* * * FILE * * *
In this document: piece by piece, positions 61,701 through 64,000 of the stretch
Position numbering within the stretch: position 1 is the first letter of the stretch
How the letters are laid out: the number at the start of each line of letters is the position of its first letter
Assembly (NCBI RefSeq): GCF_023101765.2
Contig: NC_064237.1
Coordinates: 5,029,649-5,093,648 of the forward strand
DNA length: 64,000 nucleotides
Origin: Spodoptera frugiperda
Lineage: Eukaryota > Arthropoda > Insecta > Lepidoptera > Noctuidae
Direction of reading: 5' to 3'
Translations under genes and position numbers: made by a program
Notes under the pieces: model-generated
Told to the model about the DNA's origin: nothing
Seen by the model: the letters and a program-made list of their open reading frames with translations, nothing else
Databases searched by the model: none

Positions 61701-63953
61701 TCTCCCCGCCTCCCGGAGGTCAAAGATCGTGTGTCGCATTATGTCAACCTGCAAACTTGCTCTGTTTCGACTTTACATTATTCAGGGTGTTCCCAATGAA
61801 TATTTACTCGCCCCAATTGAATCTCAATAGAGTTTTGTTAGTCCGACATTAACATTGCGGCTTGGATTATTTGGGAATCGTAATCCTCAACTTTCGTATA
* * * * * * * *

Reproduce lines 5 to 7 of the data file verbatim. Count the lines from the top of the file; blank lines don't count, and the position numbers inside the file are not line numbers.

Contig: NC_064237.1
Coordinates: 5,029,649-5,093,648 of the forward strand
DNA length: 64,000 nucleotides